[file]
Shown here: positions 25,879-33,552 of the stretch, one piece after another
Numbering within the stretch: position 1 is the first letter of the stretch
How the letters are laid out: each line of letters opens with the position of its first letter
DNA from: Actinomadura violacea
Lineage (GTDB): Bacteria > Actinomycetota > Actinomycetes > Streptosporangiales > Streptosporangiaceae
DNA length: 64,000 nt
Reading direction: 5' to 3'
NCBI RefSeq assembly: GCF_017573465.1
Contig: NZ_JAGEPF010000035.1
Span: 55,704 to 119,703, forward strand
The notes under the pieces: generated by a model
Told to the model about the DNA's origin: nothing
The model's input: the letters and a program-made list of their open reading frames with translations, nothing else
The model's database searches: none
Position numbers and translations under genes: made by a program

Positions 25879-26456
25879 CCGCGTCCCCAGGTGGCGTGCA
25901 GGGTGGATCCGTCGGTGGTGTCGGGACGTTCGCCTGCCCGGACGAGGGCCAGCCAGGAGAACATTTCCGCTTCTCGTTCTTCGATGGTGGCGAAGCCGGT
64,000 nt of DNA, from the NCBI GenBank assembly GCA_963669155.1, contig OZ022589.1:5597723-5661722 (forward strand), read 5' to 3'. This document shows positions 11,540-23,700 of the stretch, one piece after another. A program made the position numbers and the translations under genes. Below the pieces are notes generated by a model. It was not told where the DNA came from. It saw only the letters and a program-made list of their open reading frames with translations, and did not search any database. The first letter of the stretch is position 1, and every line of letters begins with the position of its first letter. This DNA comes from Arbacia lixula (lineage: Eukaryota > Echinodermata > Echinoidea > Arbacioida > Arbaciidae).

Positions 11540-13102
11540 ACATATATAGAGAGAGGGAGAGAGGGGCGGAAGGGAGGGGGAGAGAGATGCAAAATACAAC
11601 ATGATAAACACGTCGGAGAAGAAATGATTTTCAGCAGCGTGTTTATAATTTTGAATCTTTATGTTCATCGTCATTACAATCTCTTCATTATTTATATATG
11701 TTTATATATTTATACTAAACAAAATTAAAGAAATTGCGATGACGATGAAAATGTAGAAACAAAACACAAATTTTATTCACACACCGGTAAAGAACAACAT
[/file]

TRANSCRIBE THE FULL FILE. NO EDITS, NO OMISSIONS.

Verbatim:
Shown here: positions 25,879-33,552 of the stretch, one piece after another
Numbering within the stretch: position 1 is the first letter of the stretch
How the letters are laid out: each line of letters opens with the position of its first letter
DNA from: Actinomadura violacea
Lineage (GTDB): Bacteria > Actinomycetota > Actinomycetes > Streptosporangiales > Streptosporangiaceae
DNA length: 64,000 nt
Reading direction: 5' to 3'
NCBI RefSeq assembly: GCF_017573465.1
Contig: NZ_JAGEPF010000035.1
Span: 55,704 to 119,703, forward strand
The notes under the pieces: generated by a model
Told to the model about the DNA's origin: nothing
The model's input: the letters and a program-made list of their open reading frames with translations, nothing else
The model's database searches: none
Position numbers and translations under genes: made by a program

Positions 25879-26456
25879 CCGCGTCCCCAGGTGGCGTGCA
25901 GGGTGGATCCGTCGGTGGTGTCGGGACGTTCGCCTGCCCGGACGAGGGCCAGCCAGGAGAACATTTCCGCTTCTCGTTCTTCGATGGTGGCGAAGCCGGT
64,000 nt of DNA, from the NCBI GenBank assembly GCA_963669155.1, contig OZ022589.1:5597723-5661722 (forward strand), read 5' to 3'. This document shows positions 11,540-23,700 of the stretch, one piece after another. A program made the position numbers and the translations under genes. Below the pieces are notes generated by a model. It was not told where the DNA came from. It saw only the letters and a program-made list of their open reading frames with translations, and did not search any database. The first letter of the stretch is position 1, and every line of letters begins with the position of its first letter. This DNA comes from Arbacia lixula (lineage: Eukaryota > Echinodermata > Echinoidea > Arbacioida > Arbaciidae).

Positions 11540-13102
11540 ACATATATAGAGAGAGGGAGAGAGGGGCGGAAGGGAGGGGGAGAGAGATGCAAAATACAAC
11601 ATGATAAACACGTCGGAGAAGAAATGATTTTCAGCAGCGTGTTTATAATTTTGAATCTTTATGTTCATCGTCATTACAATCTCTTCATTATTTATATATG
11701 TTTATATATTTATACTAAACAAAATTAAAGAAATTGCGATGACGATGAAAATGTAGAAACAAAACACAAATTTTATTCACACACCGGTAAAGAACAACAT